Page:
Over the weekend, London's Financial Times dispatched some stunning news to silver investors awaiting the conclusion of a four-year investigation into allegations of silver price manipulation.
The article, entitled "Four-Year Silver Probe Set to be Dropped," reported that the investigation "looks increasingly likely to be dropped after US regulators failed to find enough evidence to support a legal case." If the report were to prove correct, this would represent a crushing blow to commodity investors like myself that have become quite convinced after a thorough review of the facts that the markets for silver and gold have been subjected to highly effective campaigns of deliberate price manipulation.
On Monday morning, I reached out to Commissioner Bart Chilton of the U.S. Commodity Futures Trading Commission for comment. Addressing the report that his agency will likely drop the investigation with no charges filed, Chilton countered: "The Financial Times report related to silver is not only premature, but inaccurate in several respects."
Chilton continued: "Whenever the CFTC does take an action or actions related to our silver investigation, I am hopeful that we will do so in a fulsome and transparent manner. That will certainly be my quest in anything we do."
Indeed, one could say that Commissioner Chilton has been on something of a quest to champion the public interest on this issue, and in so doing he has openly broadcast his own conclusion that "there have been fraudulent efforts to persuade and deviously control" the price of silver. Incredibly, nearly two full years have passed since Chilton shared that conclusion and pressured his agency to bring the investigation to a timely conclusion by stating: "I think the public deserves some answers in the very near future." Whatever the official outcome of the investigation, I think the public already has some important answers to the questions regarding precious-metal price manipulation as corroborated by Commissioner Chilton's remarks.
CFTC Commissioner Bart Chilton
In his remarks to me on Monday morning, Chilton took the fascinating step of broadening the scope of his remarks to include gold this time around, and he also seemed to connect the more recent episodes of highly questionable market dynamics -- which market observers like the Gold Antitrust Action Committee and myself have publicly decried -- to the specific events considered within the four-year silver investigation: "I continue to believe, consistent with my previous statements and information from the public, that there have been devious efforts related to moving the price of silver. There have also been silver and gold market anomalies outside of the silver investigation window that have raised, and continue to raise, market concerns."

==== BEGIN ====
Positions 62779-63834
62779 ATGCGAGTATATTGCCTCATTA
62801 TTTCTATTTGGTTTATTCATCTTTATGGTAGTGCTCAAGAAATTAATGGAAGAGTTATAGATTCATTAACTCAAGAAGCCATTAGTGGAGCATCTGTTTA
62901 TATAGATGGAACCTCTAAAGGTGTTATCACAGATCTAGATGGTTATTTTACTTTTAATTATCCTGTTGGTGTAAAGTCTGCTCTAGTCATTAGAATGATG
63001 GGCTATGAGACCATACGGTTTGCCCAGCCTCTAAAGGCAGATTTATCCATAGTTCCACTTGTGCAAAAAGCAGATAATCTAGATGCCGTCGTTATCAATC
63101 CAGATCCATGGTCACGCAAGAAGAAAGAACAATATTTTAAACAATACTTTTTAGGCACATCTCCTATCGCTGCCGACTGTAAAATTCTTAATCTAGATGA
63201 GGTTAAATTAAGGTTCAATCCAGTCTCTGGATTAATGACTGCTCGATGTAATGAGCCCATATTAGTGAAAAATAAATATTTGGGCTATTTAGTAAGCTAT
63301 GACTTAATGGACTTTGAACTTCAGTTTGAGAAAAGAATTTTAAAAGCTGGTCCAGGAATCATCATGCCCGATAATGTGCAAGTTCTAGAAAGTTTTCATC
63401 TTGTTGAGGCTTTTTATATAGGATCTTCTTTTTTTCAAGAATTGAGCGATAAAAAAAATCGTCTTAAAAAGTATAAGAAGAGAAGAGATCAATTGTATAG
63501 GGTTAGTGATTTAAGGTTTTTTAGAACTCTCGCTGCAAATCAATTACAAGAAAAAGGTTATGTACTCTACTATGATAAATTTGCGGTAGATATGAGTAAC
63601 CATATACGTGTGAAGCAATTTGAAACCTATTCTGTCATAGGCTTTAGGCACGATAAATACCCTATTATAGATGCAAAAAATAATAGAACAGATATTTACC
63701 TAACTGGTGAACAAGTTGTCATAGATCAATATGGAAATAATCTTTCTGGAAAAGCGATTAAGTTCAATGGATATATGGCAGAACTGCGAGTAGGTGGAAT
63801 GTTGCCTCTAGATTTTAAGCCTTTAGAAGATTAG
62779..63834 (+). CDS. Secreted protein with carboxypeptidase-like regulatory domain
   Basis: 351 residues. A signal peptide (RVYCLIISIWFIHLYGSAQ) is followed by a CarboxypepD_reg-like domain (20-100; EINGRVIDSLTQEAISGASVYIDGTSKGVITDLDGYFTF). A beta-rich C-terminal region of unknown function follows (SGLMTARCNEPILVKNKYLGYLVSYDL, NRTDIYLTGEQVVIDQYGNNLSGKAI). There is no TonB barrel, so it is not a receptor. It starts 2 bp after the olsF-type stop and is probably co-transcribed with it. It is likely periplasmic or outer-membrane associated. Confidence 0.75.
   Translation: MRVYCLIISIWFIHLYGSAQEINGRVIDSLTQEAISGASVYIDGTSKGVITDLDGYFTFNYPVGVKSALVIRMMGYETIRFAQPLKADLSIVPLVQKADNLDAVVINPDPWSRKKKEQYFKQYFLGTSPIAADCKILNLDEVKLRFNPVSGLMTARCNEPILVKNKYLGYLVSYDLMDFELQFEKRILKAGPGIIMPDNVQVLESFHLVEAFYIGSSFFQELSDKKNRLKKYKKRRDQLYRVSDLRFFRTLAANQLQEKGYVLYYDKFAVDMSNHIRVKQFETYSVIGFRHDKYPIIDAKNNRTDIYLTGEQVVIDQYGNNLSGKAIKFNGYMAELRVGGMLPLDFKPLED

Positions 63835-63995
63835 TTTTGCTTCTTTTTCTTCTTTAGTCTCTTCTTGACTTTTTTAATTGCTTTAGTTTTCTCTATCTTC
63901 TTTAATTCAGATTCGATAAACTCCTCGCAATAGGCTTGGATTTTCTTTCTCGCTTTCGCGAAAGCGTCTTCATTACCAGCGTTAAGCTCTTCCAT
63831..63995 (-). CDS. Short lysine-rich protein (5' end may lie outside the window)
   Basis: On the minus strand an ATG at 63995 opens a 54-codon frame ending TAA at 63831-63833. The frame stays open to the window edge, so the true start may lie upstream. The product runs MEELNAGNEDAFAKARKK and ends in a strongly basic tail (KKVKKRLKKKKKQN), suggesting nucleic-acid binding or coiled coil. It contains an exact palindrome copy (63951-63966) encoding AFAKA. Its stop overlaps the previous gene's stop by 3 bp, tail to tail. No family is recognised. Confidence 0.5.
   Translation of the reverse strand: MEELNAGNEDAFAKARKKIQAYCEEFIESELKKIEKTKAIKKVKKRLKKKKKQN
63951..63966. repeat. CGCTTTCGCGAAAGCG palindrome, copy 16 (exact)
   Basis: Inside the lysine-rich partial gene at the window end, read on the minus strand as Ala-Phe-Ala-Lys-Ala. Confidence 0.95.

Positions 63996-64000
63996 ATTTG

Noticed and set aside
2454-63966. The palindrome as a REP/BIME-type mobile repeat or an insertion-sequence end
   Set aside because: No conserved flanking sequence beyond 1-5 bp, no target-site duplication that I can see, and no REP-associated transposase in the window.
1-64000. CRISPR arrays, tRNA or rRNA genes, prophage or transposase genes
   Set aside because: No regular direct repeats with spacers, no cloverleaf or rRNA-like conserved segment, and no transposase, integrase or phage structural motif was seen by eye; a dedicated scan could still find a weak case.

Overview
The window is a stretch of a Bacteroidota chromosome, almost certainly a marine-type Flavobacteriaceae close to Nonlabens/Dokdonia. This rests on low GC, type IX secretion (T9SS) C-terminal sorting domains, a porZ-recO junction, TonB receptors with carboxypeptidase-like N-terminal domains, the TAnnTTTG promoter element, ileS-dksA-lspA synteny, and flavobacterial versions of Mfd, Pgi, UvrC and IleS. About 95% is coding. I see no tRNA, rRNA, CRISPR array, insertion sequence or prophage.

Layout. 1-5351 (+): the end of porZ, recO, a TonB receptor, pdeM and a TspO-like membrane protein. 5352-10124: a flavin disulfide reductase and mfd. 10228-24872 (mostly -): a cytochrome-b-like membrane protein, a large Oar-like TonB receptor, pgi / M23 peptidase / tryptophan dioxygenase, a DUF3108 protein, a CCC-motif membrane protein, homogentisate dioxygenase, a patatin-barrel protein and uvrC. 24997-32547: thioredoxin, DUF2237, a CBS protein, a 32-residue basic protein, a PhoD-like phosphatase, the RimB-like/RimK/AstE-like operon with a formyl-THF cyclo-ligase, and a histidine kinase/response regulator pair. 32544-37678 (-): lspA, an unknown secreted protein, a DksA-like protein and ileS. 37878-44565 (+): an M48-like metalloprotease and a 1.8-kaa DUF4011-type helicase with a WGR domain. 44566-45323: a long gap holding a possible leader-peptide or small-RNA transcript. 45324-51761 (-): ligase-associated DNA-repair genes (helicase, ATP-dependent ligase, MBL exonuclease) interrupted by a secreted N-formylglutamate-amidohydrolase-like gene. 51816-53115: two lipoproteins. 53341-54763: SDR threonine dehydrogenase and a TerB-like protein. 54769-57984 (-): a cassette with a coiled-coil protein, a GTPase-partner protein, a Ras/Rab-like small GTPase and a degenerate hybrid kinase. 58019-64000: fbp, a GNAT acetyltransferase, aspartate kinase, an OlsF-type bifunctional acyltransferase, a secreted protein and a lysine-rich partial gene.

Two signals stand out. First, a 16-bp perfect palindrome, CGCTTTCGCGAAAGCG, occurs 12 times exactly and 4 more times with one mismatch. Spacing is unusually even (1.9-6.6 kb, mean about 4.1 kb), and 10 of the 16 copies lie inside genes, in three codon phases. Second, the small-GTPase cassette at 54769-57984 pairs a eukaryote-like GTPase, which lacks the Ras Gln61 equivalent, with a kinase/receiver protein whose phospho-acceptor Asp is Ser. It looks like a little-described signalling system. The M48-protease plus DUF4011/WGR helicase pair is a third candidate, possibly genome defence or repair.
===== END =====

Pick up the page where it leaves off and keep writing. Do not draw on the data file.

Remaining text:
With those powerful remarks, Chilton suggests that he believes the particular events upon which the silver investigation has focused form part of a broader pattern concerning "market anomalies" that continue right through to the present day. Ultimately, I think the investing public will discover the hand of the Federal Reserve in these ongoing efforts to manipulate gold and silver prices as a form of damage control to mitigate the consequences of sustained easy monetary policy. I am certainly not alone in that assessment, as none other than Paul Craig Roberts -- former Assistant Secretary of the Treasury under President Reagan -- recently had this to say on the matter: "I suspect that the Federal Reserve is manipulating the gold and silver markets in order to prevent its low interest rate policy from undermining the value of the US dollar. It is easy to offset rising prices of bullion due to physical demand by selling shorts in the paper market."
Whether or not the CFTC files charges of price manipulation (or "attempted" manipulation) against one or more of the identified targets of the inquiry -- most notably the very same JPMorgan Chase (NYSE: JPM ) that is also implicated in the LIBOR rigging scandal -- I believe that a determination has already been reached within the court of public opinion. With strong corroboration by noted economists like Paul Craig Roberts, financial journalists like The Telegraph's Thomas Pascoe, respected fund managers like First Eagle Funds' Jean-Marie Eveillard, and now even a sitting commissioner at the relevant commodity futures regulatory agency; the issue of gold and silver price manipulation has surged out of obscurity and straight into the world's public spotlight. Revelations from the still-breaking LIBOR scandal -- and not to mention the formerly explicit gold manipulation of the London Gold Pool -- provide a compelling set of precedents.
I have already stated that I expect gold will reach $2,250 per ounce solely on the basis of mining industry fundamentals that are setting the stage for a shortfall in physical supply. In my view, that would correspond to a silver price north of $50 per ounce. In the event that real transparency is ever cast upon this shadowy corner of the financial universe, frankly, gold and silver stand to record breathtaking gains as the actual physical supply of both metals gains predominance over leveraged paper contracts as the final determinant of price. In the event that an ongoing campaign to manipulate those prices is exposed, my preferred gold miners, Primero Mining (NYSE: PPP ) and Eldorado Gold (NYSE: EGO ) , stand to gain handsomely. Because the physical supply may be even more constrained in silver, I expect great things over the long haul from proven operators Endeavour Silver (NYSE: EXK ) and First Majestic Silver (NYSE: AG ) . To track my ongoing coverage of the manipulation issue as well as my analysis of promising mining stocks, please bookmark my article list or follow me on Twitter.